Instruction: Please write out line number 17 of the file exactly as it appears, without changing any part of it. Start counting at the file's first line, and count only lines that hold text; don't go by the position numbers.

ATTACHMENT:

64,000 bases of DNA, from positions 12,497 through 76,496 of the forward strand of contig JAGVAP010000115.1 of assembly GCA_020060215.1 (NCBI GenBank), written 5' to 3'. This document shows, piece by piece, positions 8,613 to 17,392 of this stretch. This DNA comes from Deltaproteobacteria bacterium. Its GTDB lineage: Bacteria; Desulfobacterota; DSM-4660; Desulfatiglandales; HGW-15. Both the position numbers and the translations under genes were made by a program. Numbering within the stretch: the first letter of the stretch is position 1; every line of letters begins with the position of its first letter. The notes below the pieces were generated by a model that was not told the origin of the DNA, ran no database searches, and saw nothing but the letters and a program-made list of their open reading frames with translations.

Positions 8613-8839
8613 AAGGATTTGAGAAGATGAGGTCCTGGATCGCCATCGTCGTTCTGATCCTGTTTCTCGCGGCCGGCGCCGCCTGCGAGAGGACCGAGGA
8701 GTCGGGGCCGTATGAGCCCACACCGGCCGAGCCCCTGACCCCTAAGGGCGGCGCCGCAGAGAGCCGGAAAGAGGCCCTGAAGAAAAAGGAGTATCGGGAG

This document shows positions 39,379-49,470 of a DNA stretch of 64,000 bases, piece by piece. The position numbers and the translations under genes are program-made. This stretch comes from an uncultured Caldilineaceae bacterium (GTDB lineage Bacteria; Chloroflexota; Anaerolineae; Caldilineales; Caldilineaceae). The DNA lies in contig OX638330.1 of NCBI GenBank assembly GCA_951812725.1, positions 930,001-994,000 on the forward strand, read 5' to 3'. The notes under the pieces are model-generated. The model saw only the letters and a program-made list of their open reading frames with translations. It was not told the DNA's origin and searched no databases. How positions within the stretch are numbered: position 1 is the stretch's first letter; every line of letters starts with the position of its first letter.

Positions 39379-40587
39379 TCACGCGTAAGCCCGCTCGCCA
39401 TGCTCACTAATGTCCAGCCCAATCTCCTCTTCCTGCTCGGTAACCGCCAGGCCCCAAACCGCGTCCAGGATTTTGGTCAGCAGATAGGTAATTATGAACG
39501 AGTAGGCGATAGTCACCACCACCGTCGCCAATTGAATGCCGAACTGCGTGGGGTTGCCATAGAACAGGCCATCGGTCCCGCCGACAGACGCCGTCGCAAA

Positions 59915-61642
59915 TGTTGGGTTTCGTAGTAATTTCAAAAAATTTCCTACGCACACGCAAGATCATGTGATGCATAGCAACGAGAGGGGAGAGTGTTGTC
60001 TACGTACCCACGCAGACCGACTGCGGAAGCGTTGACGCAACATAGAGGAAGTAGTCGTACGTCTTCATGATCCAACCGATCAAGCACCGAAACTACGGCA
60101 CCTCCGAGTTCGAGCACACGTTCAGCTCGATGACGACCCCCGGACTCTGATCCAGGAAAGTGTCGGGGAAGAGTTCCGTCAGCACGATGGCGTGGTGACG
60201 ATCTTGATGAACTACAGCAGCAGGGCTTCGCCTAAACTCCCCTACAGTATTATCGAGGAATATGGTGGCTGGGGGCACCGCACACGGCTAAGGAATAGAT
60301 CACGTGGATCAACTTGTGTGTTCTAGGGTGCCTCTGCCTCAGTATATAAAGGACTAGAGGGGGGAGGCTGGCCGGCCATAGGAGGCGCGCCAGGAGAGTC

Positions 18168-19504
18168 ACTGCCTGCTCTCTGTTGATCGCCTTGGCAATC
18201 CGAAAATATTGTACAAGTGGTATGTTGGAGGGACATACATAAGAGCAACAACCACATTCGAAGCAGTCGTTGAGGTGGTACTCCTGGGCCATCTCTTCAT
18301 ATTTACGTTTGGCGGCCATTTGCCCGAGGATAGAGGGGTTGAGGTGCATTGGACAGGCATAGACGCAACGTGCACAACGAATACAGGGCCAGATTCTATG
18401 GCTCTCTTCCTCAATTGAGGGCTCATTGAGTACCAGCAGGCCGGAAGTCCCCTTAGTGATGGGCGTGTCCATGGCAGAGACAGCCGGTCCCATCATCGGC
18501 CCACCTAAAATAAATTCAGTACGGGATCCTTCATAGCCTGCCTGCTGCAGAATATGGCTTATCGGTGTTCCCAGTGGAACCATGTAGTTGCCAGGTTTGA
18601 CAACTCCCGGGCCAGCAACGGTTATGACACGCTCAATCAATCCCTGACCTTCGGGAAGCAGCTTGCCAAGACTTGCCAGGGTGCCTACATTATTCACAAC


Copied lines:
18168 ACTGCCTGCTCTCTGTTGATCGCCTTGGCAATC